Optimizing basketball performance is a lot like building a skyscraper. Before you start building up, you must lay a good foundation. Then you have to make sure that the building is supported all the way to the top. If you skip any of these steps, the building will crumble before you make it to the top. Here we will discuss laying your foundation as a basketball player, building support on the way up, and how to maintain before we improve performance.

First and foremost, you must consistently work on your flexibility through foam rolling, dynamic and static stretching. Work these into your routine before and after every practice or game for the best results. Some commonly tight areas to pay attention to are your hip flexors, hamstrings and calves. Next you want to work on your mechanics. Many players often squat and land from jumps by driving their knees forward. To increase power and control in these movements, practice lowering onto a chair slowly (four to five seconds). This movement strategy is not only safer, but gives you access to your glutes – which are bigger and stronger muscles – that can help propel you up to the basket as well as improve your ability to control the landing. Finally, you will want to build up your core and hip stability to help when defending and boxing out your opponent. Try holding a plank and make sure you are feeling it in your abs, not your lower back. For your hips, try side stepping with a band around your ankles. Do this in front of a mirror to make sure you have good alignment of the joints in your lower body and your torso isn’t leaning over to one side.

Now that you have built your foundation we can talk about every player’s favorite question: how do I jump higher? Some of it is genetics, but there is training that you can do to reach your fullest potential. First, practice a drop squat. Remember to send your hips back as you quickly drop into a squat and catch yourself at the bottom. Stand up and try again. Once you have mastered this with good form, practice the transition. Perform the same movement, but this time, quickly stand up, coming up onto your toes. The goal here is to shorten the turnaround time at the bottom of the squat. Performing exercises like these will allow you to improve the loading phase and quickness of your jump without ever leaving the ground, limiting any additional forces coming up from the ground when your feet normally hit the floor. Developing a program that focuses on these areas should help keep you on the court and improve your chances of outperforming the competition.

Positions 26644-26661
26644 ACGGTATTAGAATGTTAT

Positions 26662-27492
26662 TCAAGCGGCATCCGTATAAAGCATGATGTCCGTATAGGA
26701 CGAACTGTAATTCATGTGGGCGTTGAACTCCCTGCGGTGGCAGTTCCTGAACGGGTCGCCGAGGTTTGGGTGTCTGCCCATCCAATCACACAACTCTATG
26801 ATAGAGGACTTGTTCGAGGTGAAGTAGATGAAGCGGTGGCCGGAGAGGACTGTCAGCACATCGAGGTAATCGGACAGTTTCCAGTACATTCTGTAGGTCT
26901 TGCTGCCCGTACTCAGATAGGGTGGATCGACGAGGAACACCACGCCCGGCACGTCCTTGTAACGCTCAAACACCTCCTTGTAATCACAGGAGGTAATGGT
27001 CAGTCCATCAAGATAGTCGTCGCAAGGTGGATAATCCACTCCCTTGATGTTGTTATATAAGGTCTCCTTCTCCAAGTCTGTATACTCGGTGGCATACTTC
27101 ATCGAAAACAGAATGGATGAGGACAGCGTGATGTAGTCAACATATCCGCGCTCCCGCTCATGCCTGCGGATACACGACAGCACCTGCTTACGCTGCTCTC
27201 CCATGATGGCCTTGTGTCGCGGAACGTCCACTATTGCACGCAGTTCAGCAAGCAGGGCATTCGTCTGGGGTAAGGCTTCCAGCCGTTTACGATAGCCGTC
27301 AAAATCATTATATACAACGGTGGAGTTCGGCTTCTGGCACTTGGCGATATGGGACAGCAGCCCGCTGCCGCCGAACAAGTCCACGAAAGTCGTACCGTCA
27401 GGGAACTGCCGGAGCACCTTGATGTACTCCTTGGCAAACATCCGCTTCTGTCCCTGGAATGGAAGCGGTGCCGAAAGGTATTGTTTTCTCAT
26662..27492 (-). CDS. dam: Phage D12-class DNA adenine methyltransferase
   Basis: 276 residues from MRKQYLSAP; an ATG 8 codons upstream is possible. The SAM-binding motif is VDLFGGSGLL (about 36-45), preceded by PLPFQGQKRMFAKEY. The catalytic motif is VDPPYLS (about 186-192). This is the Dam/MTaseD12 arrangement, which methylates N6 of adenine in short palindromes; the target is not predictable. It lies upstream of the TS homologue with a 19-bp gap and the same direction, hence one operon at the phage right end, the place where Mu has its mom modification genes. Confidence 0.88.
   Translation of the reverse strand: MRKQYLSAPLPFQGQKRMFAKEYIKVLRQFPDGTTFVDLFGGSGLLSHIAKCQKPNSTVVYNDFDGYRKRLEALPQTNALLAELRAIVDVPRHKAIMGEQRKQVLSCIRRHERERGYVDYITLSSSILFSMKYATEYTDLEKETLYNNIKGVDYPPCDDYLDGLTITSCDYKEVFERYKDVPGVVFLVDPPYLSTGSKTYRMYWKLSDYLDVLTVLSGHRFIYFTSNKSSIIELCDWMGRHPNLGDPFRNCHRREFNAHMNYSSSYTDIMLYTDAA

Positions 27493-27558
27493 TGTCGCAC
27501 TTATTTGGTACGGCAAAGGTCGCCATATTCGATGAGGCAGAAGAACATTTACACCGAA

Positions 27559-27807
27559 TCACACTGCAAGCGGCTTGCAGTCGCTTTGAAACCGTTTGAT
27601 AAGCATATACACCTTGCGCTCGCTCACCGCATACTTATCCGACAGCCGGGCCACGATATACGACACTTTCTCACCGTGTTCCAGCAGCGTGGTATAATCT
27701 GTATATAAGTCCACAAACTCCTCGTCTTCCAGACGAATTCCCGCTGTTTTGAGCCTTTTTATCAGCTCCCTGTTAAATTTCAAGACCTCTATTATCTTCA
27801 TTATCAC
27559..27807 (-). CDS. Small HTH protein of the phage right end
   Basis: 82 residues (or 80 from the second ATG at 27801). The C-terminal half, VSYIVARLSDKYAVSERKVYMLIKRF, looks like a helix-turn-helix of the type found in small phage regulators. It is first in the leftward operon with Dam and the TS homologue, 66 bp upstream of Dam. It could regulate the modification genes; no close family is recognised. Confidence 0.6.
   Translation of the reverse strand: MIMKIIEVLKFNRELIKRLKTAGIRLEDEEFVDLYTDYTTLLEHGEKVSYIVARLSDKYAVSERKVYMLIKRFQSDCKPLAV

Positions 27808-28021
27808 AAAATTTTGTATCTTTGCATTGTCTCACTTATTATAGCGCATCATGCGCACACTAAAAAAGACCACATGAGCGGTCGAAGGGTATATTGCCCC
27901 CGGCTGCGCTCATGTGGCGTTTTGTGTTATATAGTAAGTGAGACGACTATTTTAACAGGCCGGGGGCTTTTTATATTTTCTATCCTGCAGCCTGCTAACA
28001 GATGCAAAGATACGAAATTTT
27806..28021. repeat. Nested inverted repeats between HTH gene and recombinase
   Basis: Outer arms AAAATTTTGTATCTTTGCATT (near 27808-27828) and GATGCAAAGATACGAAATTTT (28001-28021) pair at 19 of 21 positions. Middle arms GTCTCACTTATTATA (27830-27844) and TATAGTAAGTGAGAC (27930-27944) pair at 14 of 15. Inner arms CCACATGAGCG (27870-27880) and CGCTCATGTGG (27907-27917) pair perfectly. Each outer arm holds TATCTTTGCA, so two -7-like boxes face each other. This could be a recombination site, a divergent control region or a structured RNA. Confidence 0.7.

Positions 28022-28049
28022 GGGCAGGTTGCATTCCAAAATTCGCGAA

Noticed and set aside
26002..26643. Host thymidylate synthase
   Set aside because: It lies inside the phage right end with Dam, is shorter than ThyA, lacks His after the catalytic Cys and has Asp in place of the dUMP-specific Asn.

Aaron Karp, MS, ATC, CSCS is a sports performance specialist at the Tisch Sports Performance Center at Hospital for Special Surgery. He received his bachelor’s in kinesiology from UMass Amherst and master’s in athletic training from Texas A&M University, and is both a certified athletic trainer and certified strength and conditioning specialist.

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